(Credit: Netflix)

Noah Baumbach breaks down crucial Adam Driver scene in ‘Marriage Story’

Noah Baumbach’s Oscar-winning Netflix Original Marriage Story, starring Adam Driver and Scarlet Johansson, is a poignant exploration of love, loss and divorce. It is a stinging tale of rocky marriages that end in divorces and how it affects the life of the couple and the child. Theatre director Charlie Barber is in an estranged marital relationship with his wife, Nicole. Following disagreements and heartbreaks, the couple decides to part ways, sharing custody of their son Henry.

In what is supposedly one of the most realistic films to date, Baumbach elaborates on how the process of going through contentious divorce proceedings is an isolated experience, which brings a great deal of anguish. It celebrates the end of an era shared closely by two people who find it difficult to fill in the gulf created in their respective lives after their individual departures.

Detailed and tastefully balanced, Marriage Story is devoid of the usual melodrama that dominates the screen in such movies. Via the growing anxiety, tension and heartache, both Adam Driver and Scarlett Johansson are phenomenal in the balanced script; they play their roles, as two individuals who love each other yet cannot be together, with effortless ease in a film that preserves the precious moments that follow legal as well as emotional separation.  

The intimate exploration of their vulnerability, anxiety and melancholy is unparalleled in his human commentary on relationships, in general. However, the climactic scene adds immeasurable poignancy to the film, adding a layer of thick tension and impenetrable heartache. 

Talking about the scene, Baumbach saif that the characters have “lost their voices; they’ve lost a sense of who they are”. 

The acclaimed director adds, “They’re trying to figure out what they believe anymore. And that’s a dangerous place, I think, for a couple to find themselves.”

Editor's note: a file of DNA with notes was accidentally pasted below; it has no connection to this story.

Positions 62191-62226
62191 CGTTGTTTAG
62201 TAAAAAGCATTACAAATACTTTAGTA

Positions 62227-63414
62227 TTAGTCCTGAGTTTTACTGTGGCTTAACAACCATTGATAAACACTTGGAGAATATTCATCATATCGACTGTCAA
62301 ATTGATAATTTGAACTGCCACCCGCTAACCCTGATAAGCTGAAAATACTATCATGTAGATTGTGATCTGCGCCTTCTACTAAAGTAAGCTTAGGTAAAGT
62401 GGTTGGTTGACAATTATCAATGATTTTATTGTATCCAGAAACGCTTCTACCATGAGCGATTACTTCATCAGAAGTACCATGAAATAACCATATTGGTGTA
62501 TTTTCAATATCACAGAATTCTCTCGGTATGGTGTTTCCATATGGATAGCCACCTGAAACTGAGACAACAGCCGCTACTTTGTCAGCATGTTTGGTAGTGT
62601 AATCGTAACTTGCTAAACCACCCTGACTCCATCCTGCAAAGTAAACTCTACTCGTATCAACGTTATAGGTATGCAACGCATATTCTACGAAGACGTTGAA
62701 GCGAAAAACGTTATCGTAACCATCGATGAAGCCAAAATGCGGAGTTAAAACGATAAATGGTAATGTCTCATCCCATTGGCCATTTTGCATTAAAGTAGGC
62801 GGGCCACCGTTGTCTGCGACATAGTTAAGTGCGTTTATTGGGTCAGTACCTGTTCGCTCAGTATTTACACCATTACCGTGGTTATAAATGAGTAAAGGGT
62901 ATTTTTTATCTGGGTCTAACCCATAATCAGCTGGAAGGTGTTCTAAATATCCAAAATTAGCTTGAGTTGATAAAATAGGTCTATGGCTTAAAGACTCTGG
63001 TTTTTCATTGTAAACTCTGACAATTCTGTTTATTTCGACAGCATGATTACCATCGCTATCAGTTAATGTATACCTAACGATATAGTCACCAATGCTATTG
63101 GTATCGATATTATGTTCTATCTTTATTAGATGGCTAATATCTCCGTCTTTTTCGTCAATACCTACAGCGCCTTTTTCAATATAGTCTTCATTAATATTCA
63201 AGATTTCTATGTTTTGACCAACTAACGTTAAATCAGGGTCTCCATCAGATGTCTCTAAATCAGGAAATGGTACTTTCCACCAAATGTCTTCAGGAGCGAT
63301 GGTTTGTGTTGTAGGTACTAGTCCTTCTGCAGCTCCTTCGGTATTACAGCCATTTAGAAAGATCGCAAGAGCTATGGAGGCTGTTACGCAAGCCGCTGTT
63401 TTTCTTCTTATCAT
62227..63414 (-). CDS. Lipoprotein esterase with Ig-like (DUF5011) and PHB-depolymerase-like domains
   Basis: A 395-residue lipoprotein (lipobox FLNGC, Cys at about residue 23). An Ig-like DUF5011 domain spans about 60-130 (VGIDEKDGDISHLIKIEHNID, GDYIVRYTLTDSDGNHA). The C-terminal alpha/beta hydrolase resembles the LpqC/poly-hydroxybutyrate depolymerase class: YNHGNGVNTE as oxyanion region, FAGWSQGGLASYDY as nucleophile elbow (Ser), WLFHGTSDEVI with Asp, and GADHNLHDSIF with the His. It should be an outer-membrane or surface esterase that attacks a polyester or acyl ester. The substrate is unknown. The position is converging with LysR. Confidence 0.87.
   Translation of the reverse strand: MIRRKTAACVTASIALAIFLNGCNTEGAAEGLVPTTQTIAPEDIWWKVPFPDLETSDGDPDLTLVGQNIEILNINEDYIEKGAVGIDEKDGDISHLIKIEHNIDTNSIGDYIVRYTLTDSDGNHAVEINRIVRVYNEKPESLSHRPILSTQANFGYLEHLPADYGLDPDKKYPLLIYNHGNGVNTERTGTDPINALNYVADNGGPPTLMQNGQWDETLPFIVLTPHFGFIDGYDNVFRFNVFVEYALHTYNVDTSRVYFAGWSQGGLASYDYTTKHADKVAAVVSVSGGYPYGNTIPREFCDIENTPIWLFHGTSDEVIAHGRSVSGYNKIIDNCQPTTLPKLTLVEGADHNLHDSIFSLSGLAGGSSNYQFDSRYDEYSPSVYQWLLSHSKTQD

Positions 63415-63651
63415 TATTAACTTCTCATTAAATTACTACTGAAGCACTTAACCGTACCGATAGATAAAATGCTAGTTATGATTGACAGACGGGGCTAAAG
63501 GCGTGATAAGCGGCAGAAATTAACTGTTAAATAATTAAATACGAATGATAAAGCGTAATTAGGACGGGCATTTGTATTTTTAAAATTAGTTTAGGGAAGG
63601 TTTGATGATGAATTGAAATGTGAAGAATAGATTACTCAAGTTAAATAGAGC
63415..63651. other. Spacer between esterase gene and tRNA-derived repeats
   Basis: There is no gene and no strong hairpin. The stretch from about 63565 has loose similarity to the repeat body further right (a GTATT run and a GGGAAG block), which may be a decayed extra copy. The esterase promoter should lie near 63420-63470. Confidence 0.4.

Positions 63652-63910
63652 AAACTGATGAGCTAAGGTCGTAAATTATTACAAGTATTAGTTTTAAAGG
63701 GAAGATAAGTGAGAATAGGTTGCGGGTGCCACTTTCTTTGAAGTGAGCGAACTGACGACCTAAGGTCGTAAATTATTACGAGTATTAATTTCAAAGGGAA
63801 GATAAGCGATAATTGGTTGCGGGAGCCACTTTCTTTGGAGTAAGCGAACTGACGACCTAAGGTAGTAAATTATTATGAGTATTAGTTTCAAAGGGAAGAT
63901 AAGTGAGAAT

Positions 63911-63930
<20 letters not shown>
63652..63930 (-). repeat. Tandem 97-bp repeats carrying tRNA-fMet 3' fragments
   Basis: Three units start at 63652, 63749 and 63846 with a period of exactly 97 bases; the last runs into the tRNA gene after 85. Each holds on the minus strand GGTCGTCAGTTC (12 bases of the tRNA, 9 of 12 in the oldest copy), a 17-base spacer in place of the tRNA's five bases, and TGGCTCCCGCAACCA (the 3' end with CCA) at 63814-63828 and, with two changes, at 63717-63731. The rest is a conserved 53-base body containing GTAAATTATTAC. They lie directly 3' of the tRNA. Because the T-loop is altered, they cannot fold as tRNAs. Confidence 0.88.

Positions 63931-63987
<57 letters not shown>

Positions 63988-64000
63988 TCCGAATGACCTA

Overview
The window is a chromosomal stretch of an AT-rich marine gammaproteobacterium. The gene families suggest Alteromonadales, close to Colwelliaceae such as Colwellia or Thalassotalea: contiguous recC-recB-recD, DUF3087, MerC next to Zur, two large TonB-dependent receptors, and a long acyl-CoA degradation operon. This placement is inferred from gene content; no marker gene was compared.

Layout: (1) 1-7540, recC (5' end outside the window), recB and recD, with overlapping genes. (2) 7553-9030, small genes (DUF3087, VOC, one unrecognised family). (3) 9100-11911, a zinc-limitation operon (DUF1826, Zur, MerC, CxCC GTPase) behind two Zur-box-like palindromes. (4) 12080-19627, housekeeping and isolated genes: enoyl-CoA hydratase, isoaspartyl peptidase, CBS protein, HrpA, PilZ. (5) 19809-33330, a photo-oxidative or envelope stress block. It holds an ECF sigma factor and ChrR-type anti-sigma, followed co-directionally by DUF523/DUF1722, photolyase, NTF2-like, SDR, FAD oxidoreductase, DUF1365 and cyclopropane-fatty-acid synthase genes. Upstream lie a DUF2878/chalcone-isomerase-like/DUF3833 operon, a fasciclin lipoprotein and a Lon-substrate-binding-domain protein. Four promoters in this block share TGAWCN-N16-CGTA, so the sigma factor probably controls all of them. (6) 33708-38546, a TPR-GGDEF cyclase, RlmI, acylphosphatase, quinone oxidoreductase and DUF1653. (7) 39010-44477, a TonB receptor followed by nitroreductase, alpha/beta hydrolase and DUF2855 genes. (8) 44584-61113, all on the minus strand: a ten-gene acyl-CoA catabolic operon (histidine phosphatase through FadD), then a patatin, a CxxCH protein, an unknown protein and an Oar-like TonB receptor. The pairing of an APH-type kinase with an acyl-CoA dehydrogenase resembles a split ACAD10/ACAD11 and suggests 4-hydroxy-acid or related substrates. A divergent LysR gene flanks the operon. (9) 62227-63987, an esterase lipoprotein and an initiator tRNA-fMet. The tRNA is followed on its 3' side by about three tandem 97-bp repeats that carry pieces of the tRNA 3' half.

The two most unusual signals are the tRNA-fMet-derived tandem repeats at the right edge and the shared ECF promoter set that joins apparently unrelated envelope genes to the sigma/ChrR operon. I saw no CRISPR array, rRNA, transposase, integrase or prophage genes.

The climax was admittedly challenging to shoot and took over two days to be filmed. Charlie and Nicole had their ultimate breakdown, putting across their own perspectives, perceptions, ideas and voices, trying to reclaim their rightful position in each other’s lives. 

Completely alone in their apartment without being under the heavy moderating and panoptic gaze of their lawyers or the court, the couple gets to accuse and insult each other while reminiscing about the past. The empty room feels claustrophobic as insults get hurled, and they pin each other down with their emotional baggage. The space between them signifies unbelievable emotional separation that adds to the essence of the film. 

Without embellishments, the room is a “transitional” space, according to Baumbach. He says, “They’re on a journey, in a way, and they’re passing through these spaces to try to get to someplace that I think, at this point in the movie, feels almost impossible, but is some place of communion.”

Brimming with pain and sadness, it was, according to Baumbach, the most “difficult scene” that he ever shot yet the “most rewarding”. It was “carefully choreographed” while giving the actors ample space to improvise. Charlie and Nicole’s expression of grief and anger is physical- they purge their emotions while letting go of a gush of tears that might make the viewers pretty uncomfortable due to the realistic misery and sorrow that permeates the film. 

After their fight is over, Nicole holds Charlie close, which shows them trying to establish a connection yet again despite their differences. It is intimate, delicate, fragile and tender. As Baumbach says, “love exists in every scene”. 

Watch Marriage Story on Netflix now! 

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